# Through the front door In CausalQueries: Make, Update, and Query Binary Causal Models

```knitr::opts_chunk\$set(
collapse = TRUE,
comment = "#>"
)
```
```if(!requireNamespace("fabricatr", quietly = TRUE)) {
install.packages("fabricatr")
}

library(CausalQueries)
library(fabricatr)
library(knitr)
```

Here is an example of a model in which `X` causes `M` and `M` causes `Y`. There is, in addition, unobservable confounding between `X` and `Y`. This is an example of a model in which you might use information on `M` to figure out whether `X` caused `Y` making use of the "front door criterion."

The DAG is defined using `dagitty` syntax like this:

```model <- make_model("X -> M -> Y <-> X")
```

We might set priors thus:

```model <- set_priors(model, distribution = "jeffreys")
```

You can plot the dag thus.

```plot(model)
```

Updating is done like this:

```# Lets imagine highly correlated data; here an effect of .9 at each step
data <- fabricate(N = 5000,
X = rep(0:1, N/2),
M = rbinom(N, 1, .05 + .9*X),
Y = rbinom(N, 1, .05 + .9*M))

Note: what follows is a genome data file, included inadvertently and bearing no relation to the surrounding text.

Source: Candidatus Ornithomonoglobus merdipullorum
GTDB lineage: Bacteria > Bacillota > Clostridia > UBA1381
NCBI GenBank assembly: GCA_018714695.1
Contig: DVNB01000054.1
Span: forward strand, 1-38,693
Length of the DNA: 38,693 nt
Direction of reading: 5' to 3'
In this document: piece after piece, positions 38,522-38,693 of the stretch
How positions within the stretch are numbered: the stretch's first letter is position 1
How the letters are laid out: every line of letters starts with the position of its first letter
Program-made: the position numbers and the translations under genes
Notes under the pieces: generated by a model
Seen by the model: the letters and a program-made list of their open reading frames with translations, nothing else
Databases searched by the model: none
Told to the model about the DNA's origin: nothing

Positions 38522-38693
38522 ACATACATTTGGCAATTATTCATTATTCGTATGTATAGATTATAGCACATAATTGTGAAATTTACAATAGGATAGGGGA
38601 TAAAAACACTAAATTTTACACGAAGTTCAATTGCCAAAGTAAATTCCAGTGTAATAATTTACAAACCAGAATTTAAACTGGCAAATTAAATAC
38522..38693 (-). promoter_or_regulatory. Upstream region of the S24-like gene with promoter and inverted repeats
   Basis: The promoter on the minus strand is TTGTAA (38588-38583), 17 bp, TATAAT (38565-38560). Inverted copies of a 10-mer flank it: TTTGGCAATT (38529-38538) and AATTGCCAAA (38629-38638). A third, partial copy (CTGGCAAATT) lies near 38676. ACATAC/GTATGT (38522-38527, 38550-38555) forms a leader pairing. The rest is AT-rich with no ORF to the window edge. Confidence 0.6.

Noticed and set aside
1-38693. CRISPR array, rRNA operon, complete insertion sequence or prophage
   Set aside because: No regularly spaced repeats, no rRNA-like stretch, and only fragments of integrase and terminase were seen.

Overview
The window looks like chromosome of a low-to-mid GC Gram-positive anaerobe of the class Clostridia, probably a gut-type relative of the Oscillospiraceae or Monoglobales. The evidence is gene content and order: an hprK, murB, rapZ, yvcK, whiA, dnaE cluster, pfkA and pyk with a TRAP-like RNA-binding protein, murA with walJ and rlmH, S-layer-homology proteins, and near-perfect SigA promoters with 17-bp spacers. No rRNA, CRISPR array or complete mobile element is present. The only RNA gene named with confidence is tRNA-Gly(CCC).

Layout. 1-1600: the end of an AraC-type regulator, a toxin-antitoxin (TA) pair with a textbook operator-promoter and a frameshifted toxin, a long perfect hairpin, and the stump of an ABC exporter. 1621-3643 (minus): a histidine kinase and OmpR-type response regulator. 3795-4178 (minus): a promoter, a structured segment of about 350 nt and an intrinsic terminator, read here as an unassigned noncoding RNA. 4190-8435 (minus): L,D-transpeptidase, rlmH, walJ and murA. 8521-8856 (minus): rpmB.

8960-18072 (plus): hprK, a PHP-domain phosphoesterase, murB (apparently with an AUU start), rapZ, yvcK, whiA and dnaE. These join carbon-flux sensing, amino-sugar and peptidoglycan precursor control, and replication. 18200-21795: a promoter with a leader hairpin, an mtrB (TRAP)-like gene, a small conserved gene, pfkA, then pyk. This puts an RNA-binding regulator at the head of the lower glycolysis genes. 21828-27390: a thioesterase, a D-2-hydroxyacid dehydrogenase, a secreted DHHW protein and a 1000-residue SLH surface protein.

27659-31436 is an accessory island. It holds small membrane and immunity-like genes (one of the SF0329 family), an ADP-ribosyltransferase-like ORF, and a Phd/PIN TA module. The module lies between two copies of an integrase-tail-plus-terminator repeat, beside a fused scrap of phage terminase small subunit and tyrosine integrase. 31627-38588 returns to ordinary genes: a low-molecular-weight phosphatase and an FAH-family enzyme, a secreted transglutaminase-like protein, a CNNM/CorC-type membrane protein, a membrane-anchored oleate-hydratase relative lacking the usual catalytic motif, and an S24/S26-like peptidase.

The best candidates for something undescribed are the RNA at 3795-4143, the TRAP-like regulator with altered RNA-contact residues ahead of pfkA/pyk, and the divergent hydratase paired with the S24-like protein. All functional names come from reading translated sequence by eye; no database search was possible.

# Updating
model <- model |> update_model(data, refresh = 0)
```

Finally you can calculate an estimand of interest like this:

```query_model(
model = model,
using = c("priors", "posteriors"),
query = "Y[X=1] - Y[X=0]",
) |>
kable(digits = 2)
```

This uses the posterior distribution and the model to assess the average treatment effect estimand.

Let's compare now with the case where you do not have data on `M`:

```model |>
update_model(data |> dplyr::select(X, Y), refresh = 0) |>
query_model(
using = c("priors", "posteriors"),
query = "Y[X=1] - Y[X=0]") |>
kable(digits = 2)
```

Here we update much less and are (relatively) much less certain in our beliefs precisely because we are aware of the confounded related between `X` and `Y`, without having the data on `M` we could use to address it.

# Try it

Say `X`, `M`, and `Y` were perfectly correlated. Would the average treatment effect be identified?

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CausalQueries documentation built on June 22, 2024, 6:50 p.m.